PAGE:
The Grand Budapest Hotel
Film Review by Kam Williams
Wes Anderson films are sui generis, one of a kind affairs as easy to identify as, say, a Thelonious Monk piano solo or a Frank Sinatra vocal. You can spot one of his works by watching just a snippet of celluloid.
Anderson’s latest offering, The Grand Budapest Hotel, not only stays true to his vibrant visuals and tongue-in-cheek narrative style but rates right up there with the best of the bunch, including Rushmore, Moonrise Kingdom, and The Darjeeling Limited which was this critic’s pick as the #1 film of 2007.
Ralph Fiennes seems perfectly cast to play the picture’s protagonist, and he is ably assisted in that endeavor by a dramatis personae comprised of an abundance of Anderson alumni, including Jason Schwartzman, Bill Murray, Owen Wilson, Adrien Brody, Tilda Swinton, George Clooney, Willem Dafoe, Jeff Goldblum, Bob Balaban, Harvey Keitel, Waris Ahluwalia and Scott Rudin.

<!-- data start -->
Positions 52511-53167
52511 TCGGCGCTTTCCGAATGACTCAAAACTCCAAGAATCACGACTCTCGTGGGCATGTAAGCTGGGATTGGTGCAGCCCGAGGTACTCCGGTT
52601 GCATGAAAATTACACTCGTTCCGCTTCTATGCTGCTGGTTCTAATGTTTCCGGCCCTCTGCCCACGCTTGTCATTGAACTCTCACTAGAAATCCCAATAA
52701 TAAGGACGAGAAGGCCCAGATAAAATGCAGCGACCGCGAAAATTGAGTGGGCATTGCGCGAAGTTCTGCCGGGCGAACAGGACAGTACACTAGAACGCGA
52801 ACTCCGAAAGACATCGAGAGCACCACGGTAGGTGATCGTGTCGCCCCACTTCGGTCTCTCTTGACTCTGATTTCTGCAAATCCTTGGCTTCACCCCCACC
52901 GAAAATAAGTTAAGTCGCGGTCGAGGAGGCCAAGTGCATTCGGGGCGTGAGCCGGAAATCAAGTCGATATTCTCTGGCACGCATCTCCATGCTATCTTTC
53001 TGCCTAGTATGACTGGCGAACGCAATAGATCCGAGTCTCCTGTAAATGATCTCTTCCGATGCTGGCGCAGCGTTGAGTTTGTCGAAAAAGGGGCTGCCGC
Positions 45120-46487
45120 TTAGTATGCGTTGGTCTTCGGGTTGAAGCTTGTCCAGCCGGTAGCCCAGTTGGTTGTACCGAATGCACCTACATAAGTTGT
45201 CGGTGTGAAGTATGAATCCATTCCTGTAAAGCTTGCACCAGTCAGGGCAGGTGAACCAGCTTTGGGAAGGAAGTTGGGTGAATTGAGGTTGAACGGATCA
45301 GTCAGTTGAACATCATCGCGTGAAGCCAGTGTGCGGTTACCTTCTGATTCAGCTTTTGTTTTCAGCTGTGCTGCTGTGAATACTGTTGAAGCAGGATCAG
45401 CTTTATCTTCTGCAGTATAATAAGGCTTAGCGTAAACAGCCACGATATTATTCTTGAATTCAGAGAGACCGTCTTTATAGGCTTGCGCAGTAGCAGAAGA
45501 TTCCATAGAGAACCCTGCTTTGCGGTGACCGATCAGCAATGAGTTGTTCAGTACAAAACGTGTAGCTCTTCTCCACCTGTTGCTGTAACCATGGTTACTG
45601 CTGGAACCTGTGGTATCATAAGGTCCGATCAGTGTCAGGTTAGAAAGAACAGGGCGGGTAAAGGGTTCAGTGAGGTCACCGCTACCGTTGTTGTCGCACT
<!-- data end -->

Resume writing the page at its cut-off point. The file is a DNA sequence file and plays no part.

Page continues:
The droll dramedy is set in 1932 in the fictional Eastern European nation of Zubrowka which is where we find unctuous concierge Monsieur Gustave (Fiennes) playing his trade at the eponymous titular establishment. There, he lavishes his attention and affections on vulnerable ladies, provided they’re rich, blonde, elderly and needy. Narrating the blow-by-blow is Gustave’s game protégé, Zero (Tony Revolori), a loyal, lowly “Lobby Boy” learning the tricks of the trade.
Just past the point of departure, we learn that one of the hotel’s guests, Madame D. (Swinton), has just died mysteriously. A swarm of relatives, close and distant, show up for the reading of the wealthy widow’s will by her attorney (Brody), each hoping for a sizable chunk of the estate.
However, it turns out that the dearly departed left “Boy with Apple,” the only valuable painting in her entire art collection to the gigolo Gustave. So, when an autopsy reveals that Madam was poisoned with strychnine, he is summarily arrested and charged with murder.
It’s no long before he hatches an elaborate jailbreak with the help of Zero, and soon the chase is on, with the heirs, the authorities, a hired assassin (Dafoe), and even Nazis in hot pursuit, as Gustave desperately attempts to clear his badly-besmirched name so he can hold onto the priceless portrait.
A sublime whodunit designed for cinephiles with sophisticated palates.
Excellent (4 stars)
Rated R for profanity, sexuality and violence
Running time: 100 minutes
Distributor: Fox Searchlight Pictures
To see a trailer for The Grand Budapest Hotel, visit
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